The Morning After

1 July 2024

It’s the morning after the election, but the dust has only partially settled. Even with the rapid désistements of candidates willing to abide by traditional “republican discipline,” the ultimate outcome is not clear. Although the RN could still win an absolute majority, and Macron seems to be preparing for the eventuality, the most likely configuration is a hung parliament. The president could then appoint anyone prime minister, but that prime minister would somehow have to cobble together a coalition out of a very disparate group of deputies. Although the NPF is willing to join with (the non-Ciotti) LR in order to block the RN, the reverse is not true: LR leaders such as Bellamy, Fillon, Copé, Wauquiez, and Lisnard have made it clear that their position is ni-ni (i.e., they will support neither the “extreme right” nor the “extreme left,” refusing to acknowledge any difference between LFI and the PS or Greens), and even former center-rightists like Édouard Philippe, still nominally part of Macron’s Ensemble), have demonstrated that their hostility to the left is just as strong if not stronger than their hostility to the far right. Even François Bayrou will go only so far: he refuses to commit to any blanket policy on désistements and is proceeding on a case-by-case basis. The deadline for withdrawing candidacies is Tuesday at 6 PM. By then we will have a clearer picture. Yet if the result of round 2 is a hung parliament, France could be in for a prolonged period of uncertainty, with no prime ministerial nominee able to form a government. France would then become Belgium, and only the humorists will be pleased.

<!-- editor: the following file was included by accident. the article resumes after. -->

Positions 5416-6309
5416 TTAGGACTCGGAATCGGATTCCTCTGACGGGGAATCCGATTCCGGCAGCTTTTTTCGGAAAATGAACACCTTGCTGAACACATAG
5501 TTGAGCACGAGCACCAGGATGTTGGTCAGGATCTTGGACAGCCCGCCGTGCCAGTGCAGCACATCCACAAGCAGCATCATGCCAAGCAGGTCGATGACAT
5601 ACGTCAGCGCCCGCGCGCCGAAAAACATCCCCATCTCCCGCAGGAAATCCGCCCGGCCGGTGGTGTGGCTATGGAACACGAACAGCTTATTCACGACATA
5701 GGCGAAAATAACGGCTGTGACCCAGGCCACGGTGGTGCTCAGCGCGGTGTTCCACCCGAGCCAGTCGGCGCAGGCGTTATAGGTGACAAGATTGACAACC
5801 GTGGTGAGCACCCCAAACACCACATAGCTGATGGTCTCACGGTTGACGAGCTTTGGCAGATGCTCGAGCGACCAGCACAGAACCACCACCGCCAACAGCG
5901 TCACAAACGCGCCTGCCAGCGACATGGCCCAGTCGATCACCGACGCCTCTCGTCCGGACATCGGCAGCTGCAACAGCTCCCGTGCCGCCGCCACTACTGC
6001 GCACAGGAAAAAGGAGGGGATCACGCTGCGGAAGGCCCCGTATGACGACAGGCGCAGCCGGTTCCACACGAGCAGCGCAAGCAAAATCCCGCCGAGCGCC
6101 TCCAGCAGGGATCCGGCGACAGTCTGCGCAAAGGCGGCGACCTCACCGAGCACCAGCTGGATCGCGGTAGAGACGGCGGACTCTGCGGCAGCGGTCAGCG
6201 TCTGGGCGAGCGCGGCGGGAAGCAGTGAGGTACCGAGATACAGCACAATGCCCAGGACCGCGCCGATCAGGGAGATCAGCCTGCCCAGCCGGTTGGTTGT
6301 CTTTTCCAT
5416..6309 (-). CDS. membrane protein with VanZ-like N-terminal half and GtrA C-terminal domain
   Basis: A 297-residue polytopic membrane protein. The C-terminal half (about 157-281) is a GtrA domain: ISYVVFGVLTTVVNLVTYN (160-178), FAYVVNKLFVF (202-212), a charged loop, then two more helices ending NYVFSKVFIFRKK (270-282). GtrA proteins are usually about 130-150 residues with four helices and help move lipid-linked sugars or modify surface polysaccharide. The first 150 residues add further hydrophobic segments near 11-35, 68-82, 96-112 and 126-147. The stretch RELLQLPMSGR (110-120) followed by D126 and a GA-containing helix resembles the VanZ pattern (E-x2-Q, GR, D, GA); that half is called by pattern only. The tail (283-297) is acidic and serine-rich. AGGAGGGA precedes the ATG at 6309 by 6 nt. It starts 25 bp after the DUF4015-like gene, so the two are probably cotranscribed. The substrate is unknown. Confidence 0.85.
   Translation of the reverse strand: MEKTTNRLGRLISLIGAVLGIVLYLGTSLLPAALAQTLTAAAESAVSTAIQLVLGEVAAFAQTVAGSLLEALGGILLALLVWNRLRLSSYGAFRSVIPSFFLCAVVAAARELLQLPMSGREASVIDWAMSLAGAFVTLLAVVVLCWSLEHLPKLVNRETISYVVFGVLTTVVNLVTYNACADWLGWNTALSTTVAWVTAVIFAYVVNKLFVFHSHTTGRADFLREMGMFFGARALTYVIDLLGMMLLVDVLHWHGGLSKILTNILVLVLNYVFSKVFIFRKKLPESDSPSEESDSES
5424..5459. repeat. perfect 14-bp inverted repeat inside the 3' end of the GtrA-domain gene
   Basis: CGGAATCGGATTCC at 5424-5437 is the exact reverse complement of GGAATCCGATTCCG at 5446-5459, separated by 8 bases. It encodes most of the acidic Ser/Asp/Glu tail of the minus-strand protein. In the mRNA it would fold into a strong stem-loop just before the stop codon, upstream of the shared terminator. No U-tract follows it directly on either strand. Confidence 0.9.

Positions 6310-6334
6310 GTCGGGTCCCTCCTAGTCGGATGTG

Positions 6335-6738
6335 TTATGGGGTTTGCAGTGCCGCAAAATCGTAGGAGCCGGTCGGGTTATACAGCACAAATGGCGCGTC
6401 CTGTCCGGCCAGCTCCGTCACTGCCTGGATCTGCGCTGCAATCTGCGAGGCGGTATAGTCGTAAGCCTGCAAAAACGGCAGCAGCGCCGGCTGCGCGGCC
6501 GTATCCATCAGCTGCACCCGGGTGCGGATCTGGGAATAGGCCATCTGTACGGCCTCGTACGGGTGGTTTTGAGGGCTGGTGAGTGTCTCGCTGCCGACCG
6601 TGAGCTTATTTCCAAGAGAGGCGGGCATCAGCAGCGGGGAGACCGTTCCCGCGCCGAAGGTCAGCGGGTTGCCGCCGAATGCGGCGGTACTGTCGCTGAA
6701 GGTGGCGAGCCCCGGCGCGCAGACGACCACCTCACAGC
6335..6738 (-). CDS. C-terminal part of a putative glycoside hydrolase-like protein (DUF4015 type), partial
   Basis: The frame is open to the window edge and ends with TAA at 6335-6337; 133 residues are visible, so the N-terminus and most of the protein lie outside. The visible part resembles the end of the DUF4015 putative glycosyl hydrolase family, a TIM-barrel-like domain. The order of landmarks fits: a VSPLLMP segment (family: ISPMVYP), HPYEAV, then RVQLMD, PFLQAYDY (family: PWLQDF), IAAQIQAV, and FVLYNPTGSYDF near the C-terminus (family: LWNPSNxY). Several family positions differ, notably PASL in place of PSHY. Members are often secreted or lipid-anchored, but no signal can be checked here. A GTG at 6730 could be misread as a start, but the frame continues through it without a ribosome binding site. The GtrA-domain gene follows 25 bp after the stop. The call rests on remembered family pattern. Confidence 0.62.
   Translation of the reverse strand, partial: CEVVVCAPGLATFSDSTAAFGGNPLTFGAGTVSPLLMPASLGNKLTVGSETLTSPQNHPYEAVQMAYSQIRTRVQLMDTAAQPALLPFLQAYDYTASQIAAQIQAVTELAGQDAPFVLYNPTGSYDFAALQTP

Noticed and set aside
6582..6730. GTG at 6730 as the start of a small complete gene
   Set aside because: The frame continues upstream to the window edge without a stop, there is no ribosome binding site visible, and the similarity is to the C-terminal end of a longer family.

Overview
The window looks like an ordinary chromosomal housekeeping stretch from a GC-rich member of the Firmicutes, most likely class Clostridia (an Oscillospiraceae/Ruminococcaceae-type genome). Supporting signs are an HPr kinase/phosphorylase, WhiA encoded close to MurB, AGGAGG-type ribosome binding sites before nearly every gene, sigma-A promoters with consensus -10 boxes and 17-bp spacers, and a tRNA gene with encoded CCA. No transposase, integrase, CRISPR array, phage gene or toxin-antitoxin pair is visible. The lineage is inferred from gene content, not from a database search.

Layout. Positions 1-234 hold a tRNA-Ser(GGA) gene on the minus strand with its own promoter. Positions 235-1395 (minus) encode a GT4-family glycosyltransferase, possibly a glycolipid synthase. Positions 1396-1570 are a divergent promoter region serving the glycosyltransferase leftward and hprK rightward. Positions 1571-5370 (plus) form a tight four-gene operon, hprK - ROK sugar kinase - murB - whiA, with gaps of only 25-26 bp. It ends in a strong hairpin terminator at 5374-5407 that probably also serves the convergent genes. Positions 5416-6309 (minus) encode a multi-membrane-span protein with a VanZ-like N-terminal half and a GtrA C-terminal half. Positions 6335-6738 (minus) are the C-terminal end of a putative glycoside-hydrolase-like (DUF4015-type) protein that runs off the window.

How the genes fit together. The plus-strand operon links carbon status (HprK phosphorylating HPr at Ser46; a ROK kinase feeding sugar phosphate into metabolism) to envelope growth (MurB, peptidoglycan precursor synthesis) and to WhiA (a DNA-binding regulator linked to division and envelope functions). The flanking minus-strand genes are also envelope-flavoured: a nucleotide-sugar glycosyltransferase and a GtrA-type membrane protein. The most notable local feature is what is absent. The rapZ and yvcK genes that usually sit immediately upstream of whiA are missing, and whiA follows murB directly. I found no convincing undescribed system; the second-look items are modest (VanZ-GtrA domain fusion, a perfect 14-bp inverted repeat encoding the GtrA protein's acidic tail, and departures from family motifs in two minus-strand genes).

What we know here and now is that the RN gathered nearly 11 million votes. How do we explain this? Is it because the RN has changed, successfully “de-demonizing” itself by shedding the last vestiges of Jean-Marie Le Pen’s racist, xenophobic, and antisemitic rhetoric? The Stanford semiologist Cécile Alduy has argued strenuously against this thesis in a series of books and articles, in which she has sought to show continuities in the tropes and images employed by RN politicians over the entire span of the party’s existence.

Political scientist Luc Rouban argues to the contrary that it is a mistake to focus on the continuities between the FN and the RN. He directs our attention not to the rhetoric of party leaders but to the social composition of the party’s (rapidly expanding) base. Over the past few years, the RN has expanded its influence well beyond its historic breeding grounds in southeastern France, home to many descendants of pieds-noirs forced to flee Algeria after the war there, and in northeastern France, the country’s rust belt, where workers abandoned by their firms switched their allegiance from the Communist Party to the RN.